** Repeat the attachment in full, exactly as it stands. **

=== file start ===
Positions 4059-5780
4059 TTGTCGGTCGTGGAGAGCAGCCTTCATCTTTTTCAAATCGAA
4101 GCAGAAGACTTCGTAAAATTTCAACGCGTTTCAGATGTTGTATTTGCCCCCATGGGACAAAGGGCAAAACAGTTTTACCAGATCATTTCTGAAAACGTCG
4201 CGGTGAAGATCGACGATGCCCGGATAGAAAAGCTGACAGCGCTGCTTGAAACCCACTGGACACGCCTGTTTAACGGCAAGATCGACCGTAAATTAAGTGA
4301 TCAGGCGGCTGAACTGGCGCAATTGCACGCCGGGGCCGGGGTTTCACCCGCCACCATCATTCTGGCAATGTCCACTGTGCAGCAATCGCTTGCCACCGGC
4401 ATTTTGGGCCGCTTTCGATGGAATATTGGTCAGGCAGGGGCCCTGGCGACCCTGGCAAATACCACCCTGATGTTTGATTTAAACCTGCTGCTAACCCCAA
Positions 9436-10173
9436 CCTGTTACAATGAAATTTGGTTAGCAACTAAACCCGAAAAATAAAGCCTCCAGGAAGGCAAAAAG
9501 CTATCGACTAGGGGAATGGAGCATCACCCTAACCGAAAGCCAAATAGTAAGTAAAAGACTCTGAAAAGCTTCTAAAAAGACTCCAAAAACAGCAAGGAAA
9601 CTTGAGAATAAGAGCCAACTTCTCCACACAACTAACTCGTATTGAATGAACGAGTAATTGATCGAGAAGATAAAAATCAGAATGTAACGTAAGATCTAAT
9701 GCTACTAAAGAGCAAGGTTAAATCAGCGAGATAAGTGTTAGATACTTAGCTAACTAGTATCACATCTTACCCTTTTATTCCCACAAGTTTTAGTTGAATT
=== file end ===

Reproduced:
Positions 4059-5780
4059 TTGTCGGTCGTGGAGAGCAGCCTTCATCTTTTTCAAATCGAA
4101 GCAGAAGACTTCGTAAAATTTCAACGCGTTTCAGATGTTGTATTTGCCCCCATGGGACAAAGGGCAAAACAGTTTTACCAGATCATTTCTGAAAACGTCG
4201 CGGTGAAGATCGACGATGCCCGGATAGAAAAGCTGACAGCGCTGCTTGAAACCCACTGGACACGCCTGTTTAACGGCAAGATCGACCGTAAATTAAGTGA
4301 TCAGGCGGCTGAACTGGCGCAATTGCACGCCGGGGCCGGGGTTTCACCCGCCACCATCATTCTGGCAATGTCCACTGTGCAGCAATCGCTTGCCACCGGC
4401 ATTTTGGGCCGCTTTCGATGGAATATTGGTCAGGCAGGGGCCCTGGCGACCCTGGCAAATACCACCCTGATGTTTGATTTAAACCTGCTGCTAACCCCAA
Positions 9436-10173
9436 CCTGTTACAATGAAATTTGGTTAGCAACTAAACCCGAAAAATAAAGCCTCCAGGAAGGCAAAAAG
9501 CTATCGACTAGGGGAATGGAGCATCACCCTAACCGAAAGCCAAATAGTAAGTAAAAGACTCTGAAAAGCTTCTAAAAAGACTCCAAAAACAGCAAGGAAA
9601 CTTGAGAATAAGAGCCAACTTCTCCACACAACTAACTCGTATTGAATGAACGAGTAATTGATCGAGAAGATAAAAATCAGAATGTAACGTAAGATCTAAT
9701 GCTACTAAAGAGCAAGGTTAAATCAGCGAGATAAGTGTTAGATACTTAGCTAACTAGTATCACATCTTACCCTTTTATTCCCACAAGTTTTAGTTGAATT